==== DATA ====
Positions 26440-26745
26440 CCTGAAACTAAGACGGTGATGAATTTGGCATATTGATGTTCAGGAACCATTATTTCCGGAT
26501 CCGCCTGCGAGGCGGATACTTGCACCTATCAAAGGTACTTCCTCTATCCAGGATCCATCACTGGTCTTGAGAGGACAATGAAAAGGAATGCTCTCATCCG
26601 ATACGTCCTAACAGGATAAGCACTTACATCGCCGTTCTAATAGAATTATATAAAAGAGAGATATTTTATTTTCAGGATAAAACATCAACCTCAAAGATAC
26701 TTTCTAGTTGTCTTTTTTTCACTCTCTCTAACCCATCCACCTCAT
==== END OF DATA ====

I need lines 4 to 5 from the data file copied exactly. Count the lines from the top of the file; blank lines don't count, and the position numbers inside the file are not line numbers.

26601 ATACGTCCTAACAGGATAAGCACTTACATCGCCGTTCTAATAGAATTATATAAAAGAGAGATATTTTATTTTCAGGATAAAACATCAACCTCAAAGATAC
26701 TTTCTAGTTGTCTTTTTTTCACTCTCTCTAACCCATCCACCTCAT